“The articles are extremely timely and highly applicable”
“I often find critical information not available elsewhere”
“As in-house counsel, Mondaq’s service is of great value”

Up-coming Events Search
Font Size:
Mondaq on Twitter
Register for Access and our Free Biweekly Alert for
This service is completely free. Access 250,000 archived articles from 100+ countries and get a personalised email twice a week covering developments (and yes, our lawyers like to think you’ve read our Disclaimer).
Email Address
Company Name
Confirm Password
Mondaq Topics -- Select your Interests
 Law Performance
 Law Practice
 Media & IT
 Real Estate
 Wealth Mgt
Asia Pacific
European Union
Latin America
Middle East
United States
Worldwide Updates
Mondaq Ltd requires you to register and provide information that personally identifies you, including what sort of information you are interested in, for three primary purposes:
  • To allow you to personalize the Mondaq websites you are visiting.
  • To enable features such as password reminder, newsletter alerts, email a colleague, and linking from Mondaq (and its affiliate sites) to your website.
  • To produce demographic feedback for our information providers who provide information free for your use.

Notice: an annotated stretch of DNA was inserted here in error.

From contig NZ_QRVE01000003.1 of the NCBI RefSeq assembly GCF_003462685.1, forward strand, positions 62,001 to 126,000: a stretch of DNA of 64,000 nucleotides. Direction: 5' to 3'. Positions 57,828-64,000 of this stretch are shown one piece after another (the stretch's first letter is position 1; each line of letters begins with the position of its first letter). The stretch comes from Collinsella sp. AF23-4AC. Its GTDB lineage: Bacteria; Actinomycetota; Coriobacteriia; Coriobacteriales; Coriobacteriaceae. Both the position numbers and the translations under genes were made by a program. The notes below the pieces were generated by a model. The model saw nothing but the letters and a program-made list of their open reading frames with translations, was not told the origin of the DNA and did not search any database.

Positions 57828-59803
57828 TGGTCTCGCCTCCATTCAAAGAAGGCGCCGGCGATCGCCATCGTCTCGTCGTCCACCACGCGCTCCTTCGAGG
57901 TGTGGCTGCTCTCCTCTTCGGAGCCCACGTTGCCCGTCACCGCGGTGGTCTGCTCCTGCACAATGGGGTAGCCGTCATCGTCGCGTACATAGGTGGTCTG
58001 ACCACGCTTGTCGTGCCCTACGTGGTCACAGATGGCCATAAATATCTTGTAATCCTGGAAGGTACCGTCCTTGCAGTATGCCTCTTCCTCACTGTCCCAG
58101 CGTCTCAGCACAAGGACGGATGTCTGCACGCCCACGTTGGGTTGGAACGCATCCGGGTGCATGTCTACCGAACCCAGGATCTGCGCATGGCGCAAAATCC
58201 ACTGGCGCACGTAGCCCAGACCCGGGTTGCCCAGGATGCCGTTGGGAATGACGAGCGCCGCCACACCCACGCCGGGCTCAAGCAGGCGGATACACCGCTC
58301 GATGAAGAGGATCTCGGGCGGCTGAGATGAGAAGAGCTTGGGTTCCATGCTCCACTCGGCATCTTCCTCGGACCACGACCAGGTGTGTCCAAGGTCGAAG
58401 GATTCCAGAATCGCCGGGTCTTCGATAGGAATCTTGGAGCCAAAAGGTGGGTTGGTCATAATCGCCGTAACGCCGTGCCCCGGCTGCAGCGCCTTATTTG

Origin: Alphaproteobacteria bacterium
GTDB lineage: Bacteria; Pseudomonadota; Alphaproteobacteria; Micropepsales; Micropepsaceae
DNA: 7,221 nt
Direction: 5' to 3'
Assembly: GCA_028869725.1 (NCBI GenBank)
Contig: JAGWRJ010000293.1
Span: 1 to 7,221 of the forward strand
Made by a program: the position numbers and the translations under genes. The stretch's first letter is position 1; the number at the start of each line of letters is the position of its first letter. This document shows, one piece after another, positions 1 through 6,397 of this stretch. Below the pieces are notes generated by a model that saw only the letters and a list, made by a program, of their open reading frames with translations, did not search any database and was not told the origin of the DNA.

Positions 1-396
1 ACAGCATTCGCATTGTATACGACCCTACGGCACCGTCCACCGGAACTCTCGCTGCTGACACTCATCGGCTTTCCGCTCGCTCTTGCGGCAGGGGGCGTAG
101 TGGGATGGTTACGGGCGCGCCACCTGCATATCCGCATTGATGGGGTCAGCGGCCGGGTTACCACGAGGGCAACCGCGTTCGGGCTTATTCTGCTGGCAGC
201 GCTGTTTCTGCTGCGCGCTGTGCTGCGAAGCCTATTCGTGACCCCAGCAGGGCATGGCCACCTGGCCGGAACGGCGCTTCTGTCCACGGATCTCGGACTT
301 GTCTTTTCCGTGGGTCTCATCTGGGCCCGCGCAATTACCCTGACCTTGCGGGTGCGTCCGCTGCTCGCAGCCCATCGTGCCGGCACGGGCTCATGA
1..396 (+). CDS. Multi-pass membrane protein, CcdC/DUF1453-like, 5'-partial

• Mondaq (and its affiliate sites) do not sell or provide your details to third parties other than information providers. The reason we provide our information providers with this information is so that they can measure the response their articles are receiving and provide you with information about their products and services.
    If you do not want us to provide your name and email address you may opt out by clicking here
    If you do not wish to receive any future announcements of products and services offered by Mondaq you may opt out by clicking here

    Terms & Conditions and Privacy Statement (the Website) is owned and managed by Mondaq Ltd and as a user you are granted a non-exclusive, revocable license to access the Website under its terms and conditions of use. Your use of the Website constitutes your agreement to the following terms and conditions of use. Mondaq Ltd may terminate your use of the Website if you are in breach of these terms and conditions or if Mondaq Ltd decides to terminate your license of use for whatever reason.

    Use of